After a few years of working in human resources consulting, we realized that managing people is something that can be done transversally in different countries.


After working in 3 very different contexts (Mozambique, Hong Kong and Myanmar), I consolidated my perception.

In general, companies, at an international level, value the same skills: proactivity, teamwork and initiative, among others.

Even so, there are very subtle aspects inherent in the culture and the socio-economic context of each country that contributes to the very particular dynamic of human resources management, namely, in what concerns the retention of talent.


It is well known that we have to retain the best professionals and that a high turnover rate has a (quite) significant cost for organizations.


However, when we work in markets where labor supply exceeds your demand, this becomes more critical. In these markets there are many jobs and a reduced rate of professionals who have the necessary skills for the jobs in question.

This dynamic reverses wage values ​​and creates a misalignment between the professional maturation of an individual and the functions that he or she eventually takes on.

It is also not surprising that the generation that currently dominates the labor market has a very modus operandis of its own – time flexibility, less “gray” environments, the more digital world, the possibility of working wherever one is, etc.

Changes that I applaud, but that, in parallel, carry a certain feeling that everything is due to us, are that companies must constantly challenge us to keep us motivated and that the routine is not positive in itself.

This is also a generation that is not always motivated by money.


Through the course of my international experience, I realize more and more the importance of organizations looking at individuals and their personal drives.


Often these drives are something unexpected for us, but after a few years of managing people from different cultures, only by establishing a close and trusting relationship, did I get the teams to work with me and trust me. You have to end the stigma of leadership.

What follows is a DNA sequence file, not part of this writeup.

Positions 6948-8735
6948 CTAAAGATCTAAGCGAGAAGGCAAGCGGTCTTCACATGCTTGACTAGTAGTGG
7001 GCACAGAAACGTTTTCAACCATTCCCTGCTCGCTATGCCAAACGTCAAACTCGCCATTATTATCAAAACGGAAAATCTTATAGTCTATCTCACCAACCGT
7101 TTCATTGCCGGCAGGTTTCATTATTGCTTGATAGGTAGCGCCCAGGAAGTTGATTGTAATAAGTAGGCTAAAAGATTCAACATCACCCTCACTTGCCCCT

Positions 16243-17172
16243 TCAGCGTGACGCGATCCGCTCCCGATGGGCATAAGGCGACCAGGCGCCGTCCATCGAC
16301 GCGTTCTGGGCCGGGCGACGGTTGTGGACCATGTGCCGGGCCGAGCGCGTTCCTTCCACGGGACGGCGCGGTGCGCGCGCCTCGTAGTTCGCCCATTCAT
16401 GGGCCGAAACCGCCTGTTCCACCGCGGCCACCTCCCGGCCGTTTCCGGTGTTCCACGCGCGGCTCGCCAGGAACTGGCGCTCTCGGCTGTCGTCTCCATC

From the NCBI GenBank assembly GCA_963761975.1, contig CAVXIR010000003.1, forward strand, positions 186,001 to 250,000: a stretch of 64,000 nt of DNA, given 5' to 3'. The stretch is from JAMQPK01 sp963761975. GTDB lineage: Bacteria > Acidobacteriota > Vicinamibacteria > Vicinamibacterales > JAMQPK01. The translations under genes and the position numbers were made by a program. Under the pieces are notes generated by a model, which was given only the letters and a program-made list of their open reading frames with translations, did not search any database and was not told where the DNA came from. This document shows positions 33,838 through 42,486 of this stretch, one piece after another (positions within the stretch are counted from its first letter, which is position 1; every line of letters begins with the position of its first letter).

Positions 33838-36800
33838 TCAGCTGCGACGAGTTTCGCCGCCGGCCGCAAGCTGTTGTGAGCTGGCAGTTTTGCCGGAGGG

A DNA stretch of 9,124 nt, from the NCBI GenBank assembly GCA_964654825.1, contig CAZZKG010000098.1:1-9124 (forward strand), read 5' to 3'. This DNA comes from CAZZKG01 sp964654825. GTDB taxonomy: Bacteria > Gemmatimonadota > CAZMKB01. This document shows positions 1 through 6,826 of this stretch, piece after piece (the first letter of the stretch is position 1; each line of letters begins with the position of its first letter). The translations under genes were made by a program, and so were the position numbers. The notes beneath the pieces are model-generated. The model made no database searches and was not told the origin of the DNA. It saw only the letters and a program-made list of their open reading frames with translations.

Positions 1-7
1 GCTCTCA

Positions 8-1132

It is important to create the possibility for people to feel heard (even in the face of a foreigner who has little domination of Asian cultures).

I believe that this generation has more initiative and resources available than any other has had in the past and we must work to ensure that people are genuinely happy in their day to day professional life.

I am currently responsible for developing a business in the marketing and advertising business in Myanmar.

I also have on me the burden of internal recruitment – recruitment which is quite specific with respect to functions that contract (so-called creative functions).

I give more and more to people who, irrespective of their age (because I believe that not only young people should be given opportunities), are willing to learn from the difference, to relate to people from all over the world, want to realize the people around them and the companies they work for.

Certainly in this market these people can “afford” to choose the company where they go to work because the job offer, as I mentioned earlier, is vast.

Nevertheless, this aspect brings to the organization that I represent and the management team an increased responsibility in the way we deal with the team and that should never be forgotten.


Everyone should, for the most part, enjoy being in the company where they work and feel that it enables them to grow not only as a professional, but also as an individual.